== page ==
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Call for Papers: Workplace Flexibility
Sascha Ruhle, Heinrich-Heine-Universität Düsseldorf, Düsseldorf (Germany)
Stefan Süß, Heinrich-Heine-Universität Düsseldorf, Düsseldorf (Germany)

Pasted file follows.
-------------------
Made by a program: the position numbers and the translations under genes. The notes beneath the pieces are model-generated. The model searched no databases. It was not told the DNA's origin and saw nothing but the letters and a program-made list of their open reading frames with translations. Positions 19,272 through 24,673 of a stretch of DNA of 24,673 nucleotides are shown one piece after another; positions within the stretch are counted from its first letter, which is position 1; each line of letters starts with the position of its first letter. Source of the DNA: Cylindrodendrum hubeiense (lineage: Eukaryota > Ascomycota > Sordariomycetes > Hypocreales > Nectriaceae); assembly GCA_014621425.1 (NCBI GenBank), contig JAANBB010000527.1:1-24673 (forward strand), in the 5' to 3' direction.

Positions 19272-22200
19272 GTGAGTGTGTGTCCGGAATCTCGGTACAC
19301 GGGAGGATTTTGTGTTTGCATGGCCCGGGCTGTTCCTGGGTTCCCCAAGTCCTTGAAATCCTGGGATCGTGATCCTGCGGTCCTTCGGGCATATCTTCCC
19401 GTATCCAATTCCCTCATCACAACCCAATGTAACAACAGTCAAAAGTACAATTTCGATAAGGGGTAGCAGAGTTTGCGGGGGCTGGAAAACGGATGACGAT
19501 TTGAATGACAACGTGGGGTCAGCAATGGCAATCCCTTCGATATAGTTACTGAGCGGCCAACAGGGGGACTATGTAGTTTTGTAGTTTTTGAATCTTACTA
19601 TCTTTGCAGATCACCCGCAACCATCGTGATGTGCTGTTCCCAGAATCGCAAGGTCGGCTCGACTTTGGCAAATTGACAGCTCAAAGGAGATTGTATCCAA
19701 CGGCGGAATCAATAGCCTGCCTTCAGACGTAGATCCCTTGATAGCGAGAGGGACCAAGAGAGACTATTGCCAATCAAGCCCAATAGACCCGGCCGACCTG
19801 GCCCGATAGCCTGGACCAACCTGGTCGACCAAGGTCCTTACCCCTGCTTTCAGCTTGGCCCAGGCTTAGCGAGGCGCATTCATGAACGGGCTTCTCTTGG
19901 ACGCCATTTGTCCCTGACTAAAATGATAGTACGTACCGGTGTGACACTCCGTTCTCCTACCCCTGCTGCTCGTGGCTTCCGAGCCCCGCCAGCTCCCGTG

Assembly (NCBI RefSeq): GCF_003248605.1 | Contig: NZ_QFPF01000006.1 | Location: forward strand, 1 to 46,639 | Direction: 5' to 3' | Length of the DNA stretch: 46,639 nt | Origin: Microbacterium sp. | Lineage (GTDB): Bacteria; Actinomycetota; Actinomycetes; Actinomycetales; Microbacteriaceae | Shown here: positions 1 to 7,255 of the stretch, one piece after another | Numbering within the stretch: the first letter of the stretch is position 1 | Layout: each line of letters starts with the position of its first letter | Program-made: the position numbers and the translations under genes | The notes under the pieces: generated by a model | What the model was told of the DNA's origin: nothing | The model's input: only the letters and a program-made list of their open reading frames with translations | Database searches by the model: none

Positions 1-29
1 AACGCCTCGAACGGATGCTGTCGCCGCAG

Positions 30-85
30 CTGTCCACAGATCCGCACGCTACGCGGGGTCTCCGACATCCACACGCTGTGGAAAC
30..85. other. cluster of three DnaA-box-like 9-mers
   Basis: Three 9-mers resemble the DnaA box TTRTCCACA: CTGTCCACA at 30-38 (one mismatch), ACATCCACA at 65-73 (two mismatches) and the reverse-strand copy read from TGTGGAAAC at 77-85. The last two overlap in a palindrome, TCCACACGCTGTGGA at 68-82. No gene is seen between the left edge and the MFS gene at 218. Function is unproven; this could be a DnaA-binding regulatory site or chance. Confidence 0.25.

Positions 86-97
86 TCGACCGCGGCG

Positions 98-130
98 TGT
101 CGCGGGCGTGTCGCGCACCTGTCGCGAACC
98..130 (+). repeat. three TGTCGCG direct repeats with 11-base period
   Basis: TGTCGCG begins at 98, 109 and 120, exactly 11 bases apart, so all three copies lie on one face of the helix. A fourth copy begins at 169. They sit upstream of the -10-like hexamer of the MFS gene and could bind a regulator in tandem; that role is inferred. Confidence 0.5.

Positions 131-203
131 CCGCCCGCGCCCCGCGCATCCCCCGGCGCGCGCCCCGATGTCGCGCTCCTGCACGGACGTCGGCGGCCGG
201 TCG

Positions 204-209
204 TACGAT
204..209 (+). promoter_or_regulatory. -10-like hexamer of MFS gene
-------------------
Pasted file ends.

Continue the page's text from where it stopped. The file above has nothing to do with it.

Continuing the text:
Flexibility has been an ongoing issue for various fields of research and practice and a considerable amount of literature dealing with the concept of flexibility has developed. This diversity has led to various perspectives on dimensions and aspects of flexibility. However, two major fields of flexibility can be distinguished. The organizational perspective understands workplace flexibility as the degree of adaptability of an organization in an uncertain and changing environment (Dastmalchian & Blyton 2001). In addition, workplace flexibility can encompass the individual perspective of the workforce, especially the degree of flexibility regarding aspects of where, when, and how work is performed (Hill et al. 2008). Within both streams of research, various aspects of flexibility have been addressed, such as organizational structures (Feldman & Pentland 2003), type of employment (Lepak et al. 2003; Sayah & Süß 2013), management and strategic human resource management (Wright & Snell 1998), time and location of work (Allen et al. 2013), demands towards employees (Vahle-Hinz et al. 2013) and work (Ruiner et al. 2013), leadership (Barrow 1976), and the role of Communication Technologies (Diaz et al. 2012).